over 1 year ago • 3 mins
Costco’s quarterly numbers, out last week, showed a company in rude health despite tough economic conditions.
What does this mean?
Costco, the Goliath members-only retailer, updates investors on key metrics every month, so the quarter’s 15% jump in sales won’t have come as much of a surprise. Expected or otherwise, though, that upturn is impressive in the current climate – as is the fact that profits are up 8% even as operating costs creep skyward. (Costco shelled out 8% more to suppliers than it did at the same time last year.) So far, then, Costco seems to have managed to pass on increased costs without scaring away shoppers: we’ll know whether rivals like Target and Walmart have been able to do the same when they publish their quarterly numbers in November.
Why should I care?
Zooming in: Join the club.
In a time of rising prices, one fee hasn’t budged: Costco’s $60 Gold Star annual membership (a steal considering the bargains on offer in the firm’s warehouses). Some shareholders have grumbled that the fee should be hiked to plump up profits, but with membership renewals at an all-time high of 93% in the US and Canada, Costco will be slow to tinker with its winning formula.
The bigger picture: The Costco price index.
Costco famously sells a lot of stuff: the bargains that line the store’s shelves range from everyday groceries to things like car tires and massive 340-pound safes. Stocking such a diverse set of products means the firm keeps an eye on all kinds of markets – and according to its finance chief, there has been some good news: the prices of fresh foods like beef and commodities like steel have come down a tad since last year. And with shipping costs dropping and deliveries to Costco warehouses arriving more promptly, it looks like supply chains might be improving too. Consumers, then, might breath a tentative sigh of relief.
Keep reading for our next story...
The UK’s mini-budget laid out plans to kick-start the economy on Friday – including some whopper tax cuts.
What does this mean?
The UK’s got problems aplenty right now, and it looks like the government’s settled on a solution: cutting taxes left, right, and center. Friday’s mini-budget slashed taxes to the tune of £45 billion ($49.7 billion) in the biggest set of cuts in 50 years. The new measures lower the basic tax rate from 20% to 19%, and outright abolish the top rate of 45%. The cap on banker bonuses has also been scrapped – meaning that now might be a good time to invest in vintage champagne. Along with these moves comes the decision to lift the ban on shale fracking: environmentalists are not likely to be pleased – but tough times call for bold plans, and this plan is nothing if not that.
Why should I care?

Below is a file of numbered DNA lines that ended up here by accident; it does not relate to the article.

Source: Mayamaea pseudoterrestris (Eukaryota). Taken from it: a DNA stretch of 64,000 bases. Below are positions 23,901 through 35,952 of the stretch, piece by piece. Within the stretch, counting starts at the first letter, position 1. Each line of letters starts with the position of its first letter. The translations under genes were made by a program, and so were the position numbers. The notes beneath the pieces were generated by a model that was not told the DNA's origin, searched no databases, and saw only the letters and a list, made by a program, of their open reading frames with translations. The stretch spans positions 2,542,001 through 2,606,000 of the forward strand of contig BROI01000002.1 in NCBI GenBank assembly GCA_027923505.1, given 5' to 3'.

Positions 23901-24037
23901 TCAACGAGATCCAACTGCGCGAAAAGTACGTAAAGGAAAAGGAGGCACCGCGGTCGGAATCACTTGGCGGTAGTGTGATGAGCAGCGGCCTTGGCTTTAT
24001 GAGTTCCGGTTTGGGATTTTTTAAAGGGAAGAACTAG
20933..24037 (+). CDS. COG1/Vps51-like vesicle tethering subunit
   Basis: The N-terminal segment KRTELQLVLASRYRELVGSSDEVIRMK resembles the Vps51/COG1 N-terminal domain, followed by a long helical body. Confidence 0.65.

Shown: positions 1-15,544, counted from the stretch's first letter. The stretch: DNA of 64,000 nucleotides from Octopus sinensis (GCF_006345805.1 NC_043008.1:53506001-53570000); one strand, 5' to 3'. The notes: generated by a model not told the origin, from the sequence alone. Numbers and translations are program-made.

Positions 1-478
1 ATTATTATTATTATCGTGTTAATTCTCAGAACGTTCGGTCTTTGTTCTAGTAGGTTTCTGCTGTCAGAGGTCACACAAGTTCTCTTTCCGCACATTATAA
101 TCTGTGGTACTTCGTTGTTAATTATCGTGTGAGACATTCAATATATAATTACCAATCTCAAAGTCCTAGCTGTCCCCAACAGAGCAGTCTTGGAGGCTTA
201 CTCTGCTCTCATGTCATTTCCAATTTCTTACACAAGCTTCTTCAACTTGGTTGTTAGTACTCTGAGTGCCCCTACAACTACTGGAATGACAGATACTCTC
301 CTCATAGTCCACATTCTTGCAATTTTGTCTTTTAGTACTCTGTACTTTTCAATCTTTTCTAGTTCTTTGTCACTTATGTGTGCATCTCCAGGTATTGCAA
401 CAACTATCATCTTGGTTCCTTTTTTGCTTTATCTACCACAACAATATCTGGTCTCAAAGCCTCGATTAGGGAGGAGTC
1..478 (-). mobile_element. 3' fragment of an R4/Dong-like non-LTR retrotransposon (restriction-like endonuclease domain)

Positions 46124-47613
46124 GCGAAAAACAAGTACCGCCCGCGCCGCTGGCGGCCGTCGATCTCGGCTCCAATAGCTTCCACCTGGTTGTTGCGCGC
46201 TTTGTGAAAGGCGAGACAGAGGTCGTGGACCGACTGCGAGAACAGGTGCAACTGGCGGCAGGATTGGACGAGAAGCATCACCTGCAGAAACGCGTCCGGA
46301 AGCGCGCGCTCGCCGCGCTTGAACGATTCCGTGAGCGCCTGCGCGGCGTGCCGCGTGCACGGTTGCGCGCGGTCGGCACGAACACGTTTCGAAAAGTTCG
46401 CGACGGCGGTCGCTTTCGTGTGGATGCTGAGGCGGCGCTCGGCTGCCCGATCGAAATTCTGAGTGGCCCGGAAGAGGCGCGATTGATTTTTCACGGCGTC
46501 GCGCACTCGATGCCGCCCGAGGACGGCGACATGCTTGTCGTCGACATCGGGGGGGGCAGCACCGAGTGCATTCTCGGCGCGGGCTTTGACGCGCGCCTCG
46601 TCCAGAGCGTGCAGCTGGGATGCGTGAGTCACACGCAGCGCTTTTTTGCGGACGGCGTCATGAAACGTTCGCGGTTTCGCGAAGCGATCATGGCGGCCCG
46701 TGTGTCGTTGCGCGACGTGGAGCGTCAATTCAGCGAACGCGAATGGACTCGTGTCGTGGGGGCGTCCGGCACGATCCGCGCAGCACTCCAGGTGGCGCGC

Zooming out: Markets’ vote of no confidence.
After digesting the mini-budget with a nervous gulp, the FTSE 100 – the UK's key stock market index – dropped nearly 2%. But the real drama was in the currency market, where the pound plunged to a 37-year low in the wake of the news. Weakening currencies can suggest a government’s losing credibility, and credibility’s important when you’re planning to borrow money (as the UK is right now). So, although the government is counting on debt-financed tax cuts to nitro-boost growth, a full 2% drop in the pound versus the dollar suggests investors are far from convinced.
The bigger picture: The great British see saw.
The Bank of England (BoE)’s latest statement declared war on inflation – so it’s likely to have some strong opinions on the government’s latest plan. See, cutting tax to stimulate growth makes sense when the economy’s sluggish but when inflation’s already running hot, it risks adding fuel to the fire. This looks like a tug of war between the BoE and the government – and it’s anyone’s game right now.
Disclaimer: These articles are provided for information purposes only. Occasionally, an opinion about whether to buy or sell a specific investment may be provided. The content is not intended to be a personal recommendation to buy or sell any financial instrument or product, or to adopt any investment strategy as it is not provided based on an assessment of your investing knowledge and experience, your financial situation or your investment objectives. The value of your investments, and the income derived from them, may go down as well as up. You may not get back all the money that you invest. The investments referred to in this article may not be suitable for all investors, and if in doubt, an investor should seek advice from a qualified investment advisor.